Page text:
A person looking for a high quality European compact station wagon with style.
Comparable cars in this class:
Saab 9-2X, Volvo V50
German manufacturer Audi is trying to cut itself another slice of the United States sales pie with the recent introduction of its compact A3.
It is the smallest and least expensive of the carmakers offerings in the United States and will be available only in the Avant (station wagon to us) body style.
Ooops! Let me clarify that. Researchers say Americans dont like station wagons (even though this car sure looks like one), and they dont like hatchbacks (although the rear door certainly qualifies as one), so the A3 is officially a sport wagon.
Whatever, Audi hopes the A3 _ base price $24,740 or $26,140 depending on transmission - will appeal to a youthful segment of the market that wants to combine five-door versatility and sporty driving characteristics in a small, but upscale package.
The targeted buyer pool is aged 25 to 40 - half male and half female - with an annual salary ranging from $75,000 to $160,000 and a lifestyle that includes active outdoor activities.
To differentiate the A3 from the A4 Avant with which it bears many similarities except for a much smaller luggage compartment Audi is emphasizing its sportiness, comparing driving characteristics with that of the TT coupes and convertibles.
Initially, all A3s for sale in the U.S. are powered by the same four-cylinder engines introduced a few months ago in the Audi A4. With direct gas injection and turbocharging, the two-liter powerplants produce 200 horsepower and 207 pound-feet of torque. Early in 2006, the A3 will be available with a 3.2-liter, 250-horsepower, direct-injection gasoline engine and a base price in the neighborhood of $30,000.
Two transmissions are available, a slick, short-throw, six-speed manual and Audis unique Direct Shift Gearbox. The DSG transmission, which features a complicated two-clutch setup but no clutch pedal, can function as a six-speed automatic or six-speed manual. In manual mode, it actually generates slightly quicker acceleration times and slightly greater fuel efficiency than a conventional manual shifter.
According to Audi, the A3 with DSG will accelerate from a stop to 60 mph in 6.7 seconds and return an EPA-rated 24 miles per gallon of fuel in the city and 30 on the highway. A car with standard shifter can reach 60 mph in 6.9 seconds and return EPA-estimated mpg average of 23 and 30.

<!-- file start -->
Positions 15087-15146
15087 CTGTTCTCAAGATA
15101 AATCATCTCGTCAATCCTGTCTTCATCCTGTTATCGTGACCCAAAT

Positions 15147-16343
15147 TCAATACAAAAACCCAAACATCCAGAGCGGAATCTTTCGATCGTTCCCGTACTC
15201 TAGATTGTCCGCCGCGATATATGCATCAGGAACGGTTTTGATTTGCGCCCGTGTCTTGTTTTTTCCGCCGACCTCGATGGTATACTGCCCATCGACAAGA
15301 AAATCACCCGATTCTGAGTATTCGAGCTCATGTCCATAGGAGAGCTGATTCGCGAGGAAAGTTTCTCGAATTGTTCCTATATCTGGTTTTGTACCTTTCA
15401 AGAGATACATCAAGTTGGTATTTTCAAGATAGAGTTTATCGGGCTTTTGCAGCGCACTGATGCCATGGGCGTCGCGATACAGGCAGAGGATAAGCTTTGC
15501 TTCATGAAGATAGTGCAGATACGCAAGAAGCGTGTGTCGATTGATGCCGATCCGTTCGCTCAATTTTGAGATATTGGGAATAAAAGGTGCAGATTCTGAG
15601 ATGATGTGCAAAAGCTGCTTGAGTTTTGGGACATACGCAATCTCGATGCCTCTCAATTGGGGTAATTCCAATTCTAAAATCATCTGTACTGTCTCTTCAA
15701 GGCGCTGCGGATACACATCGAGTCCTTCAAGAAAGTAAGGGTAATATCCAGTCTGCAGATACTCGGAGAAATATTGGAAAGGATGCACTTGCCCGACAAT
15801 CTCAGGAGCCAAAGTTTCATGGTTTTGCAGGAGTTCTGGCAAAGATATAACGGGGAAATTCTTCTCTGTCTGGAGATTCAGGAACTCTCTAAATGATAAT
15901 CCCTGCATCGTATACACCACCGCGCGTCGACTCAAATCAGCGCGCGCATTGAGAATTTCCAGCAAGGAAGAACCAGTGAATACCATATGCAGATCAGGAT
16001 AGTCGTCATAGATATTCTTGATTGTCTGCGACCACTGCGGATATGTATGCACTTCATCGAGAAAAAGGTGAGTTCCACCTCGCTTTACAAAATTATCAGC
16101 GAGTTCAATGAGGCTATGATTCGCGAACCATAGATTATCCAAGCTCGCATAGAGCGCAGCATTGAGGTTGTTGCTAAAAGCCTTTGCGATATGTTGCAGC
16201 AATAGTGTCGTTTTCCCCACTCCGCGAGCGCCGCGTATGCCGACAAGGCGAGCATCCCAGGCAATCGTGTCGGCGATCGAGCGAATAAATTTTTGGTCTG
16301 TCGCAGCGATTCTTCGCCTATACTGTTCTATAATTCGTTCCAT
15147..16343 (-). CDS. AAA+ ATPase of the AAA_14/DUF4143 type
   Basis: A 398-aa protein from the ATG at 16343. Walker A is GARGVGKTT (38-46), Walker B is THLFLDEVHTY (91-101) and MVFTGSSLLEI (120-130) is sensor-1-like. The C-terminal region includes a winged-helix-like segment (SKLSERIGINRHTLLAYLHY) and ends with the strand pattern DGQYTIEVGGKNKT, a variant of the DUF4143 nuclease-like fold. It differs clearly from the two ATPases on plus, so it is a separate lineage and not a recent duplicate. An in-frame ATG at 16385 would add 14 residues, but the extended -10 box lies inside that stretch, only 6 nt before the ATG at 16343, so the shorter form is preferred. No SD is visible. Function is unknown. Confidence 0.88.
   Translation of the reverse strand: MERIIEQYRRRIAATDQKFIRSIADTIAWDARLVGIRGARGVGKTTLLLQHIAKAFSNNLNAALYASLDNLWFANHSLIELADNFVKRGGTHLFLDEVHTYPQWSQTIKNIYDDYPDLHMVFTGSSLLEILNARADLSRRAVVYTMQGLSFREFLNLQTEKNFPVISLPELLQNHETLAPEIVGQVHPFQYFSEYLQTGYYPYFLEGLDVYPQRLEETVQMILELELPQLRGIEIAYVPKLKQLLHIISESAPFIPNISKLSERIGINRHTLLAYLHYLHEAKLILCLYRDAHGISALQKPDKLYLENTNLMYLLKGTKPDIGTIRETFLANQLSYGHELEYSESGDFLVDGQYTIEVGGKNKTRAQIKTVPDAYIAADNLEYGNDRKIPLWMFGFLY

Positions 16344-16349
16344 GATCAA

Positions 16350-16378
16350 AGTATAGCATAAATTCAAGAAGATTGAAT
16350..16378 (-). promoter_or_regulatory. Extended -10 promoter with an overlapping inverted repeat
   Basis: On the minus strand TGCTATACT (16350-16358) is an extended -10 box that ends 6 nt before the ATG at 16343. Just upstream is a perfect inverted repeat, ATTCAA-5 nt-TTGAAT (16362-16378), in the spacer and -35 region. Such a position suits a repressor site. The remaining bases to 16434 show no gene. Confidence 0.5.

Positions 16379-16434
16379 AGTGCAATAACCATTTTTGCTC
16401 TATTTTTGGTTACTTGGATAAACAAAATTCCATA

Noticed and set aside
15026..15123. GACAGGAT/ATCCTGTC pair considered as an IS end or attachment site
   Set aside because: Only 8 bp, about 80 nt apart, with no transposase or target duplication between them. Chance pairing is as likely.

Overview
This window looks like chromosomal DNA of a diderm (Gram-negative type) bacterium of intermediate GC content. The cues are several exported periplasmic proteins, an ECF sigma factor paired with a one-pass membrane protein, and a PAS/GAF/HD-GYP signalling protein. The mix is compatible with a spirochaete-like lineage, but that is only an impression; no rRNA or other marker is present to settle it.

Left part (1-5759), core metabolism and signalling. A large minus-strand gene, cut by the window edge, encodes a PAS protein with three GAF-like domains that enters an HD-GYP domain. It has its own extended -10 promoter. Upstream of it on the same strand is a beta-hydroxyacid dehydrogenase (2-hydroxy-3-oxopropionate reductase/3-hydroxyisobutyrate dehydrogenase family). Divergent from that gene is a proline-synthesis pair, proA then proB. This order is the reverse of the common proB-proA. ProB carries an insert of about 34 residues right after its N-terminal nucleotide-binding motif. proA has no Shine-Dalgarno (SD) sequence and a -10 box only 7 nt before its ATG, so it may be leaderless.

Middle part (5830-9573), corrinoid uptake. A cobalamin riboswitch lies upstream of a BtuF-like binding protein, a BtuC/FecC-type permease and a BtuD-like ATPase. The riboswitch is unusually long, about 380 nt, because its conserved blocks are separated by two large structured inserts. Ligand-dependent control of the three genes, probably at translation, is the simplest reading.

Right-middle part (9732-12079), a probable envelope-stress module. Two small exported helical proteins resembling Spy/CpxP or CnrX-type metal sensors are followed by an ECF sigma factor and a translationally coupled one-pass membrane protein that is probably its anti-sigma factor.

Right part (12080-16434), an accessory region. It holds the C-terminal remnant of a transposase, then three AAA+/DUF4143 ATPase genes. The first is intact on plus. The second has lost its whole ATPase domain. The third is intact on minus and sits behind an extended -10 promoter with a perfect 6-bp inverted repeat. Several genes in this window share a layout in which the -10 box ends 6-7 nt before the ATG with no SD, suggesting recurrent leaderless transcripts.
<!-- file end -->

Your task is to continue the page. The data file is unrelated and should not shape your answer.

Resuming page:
While the winter-weather security of all-wheel drive is a big Audi selling point in the United States, the four-cylinder A3 will be offered only with front-wheel drive. The Quattro AWD and the Direct Shift Gearbox will be standard on the more powerful A3 when it arrives
Johan de Nysschen, Audis U.S. boss, explained during the A3 press preview in Los Angeles that front-wheel drive was chosen to keep the A3s price point significantly below that of the A4. A price check showed that a well equipped, front-wheel-drive A3 will sell for about $7,000 less than a comparably equipped A4 Avant with the all-wheel-drive system. A Quattro system on the A3 would probably cut that difference to about $5,000.
Even without Quattro putting the power down at all four corners, enthusiast drivers will find that the fun factor is in no way diminished. The A3 was a more-than-willing companion as we put it through its paces along California freeways and through a variety of twisty canyon two-lanes.
The electrically assisted rack-and-pinion steering was precise and communicative enough to mute the understeer that is inherent in front-wheel-drive cars, the beefy disc brakes were more than adequate and both transmissions made it easy to keep the peppy four-cylinder engine in the fat part of its power band.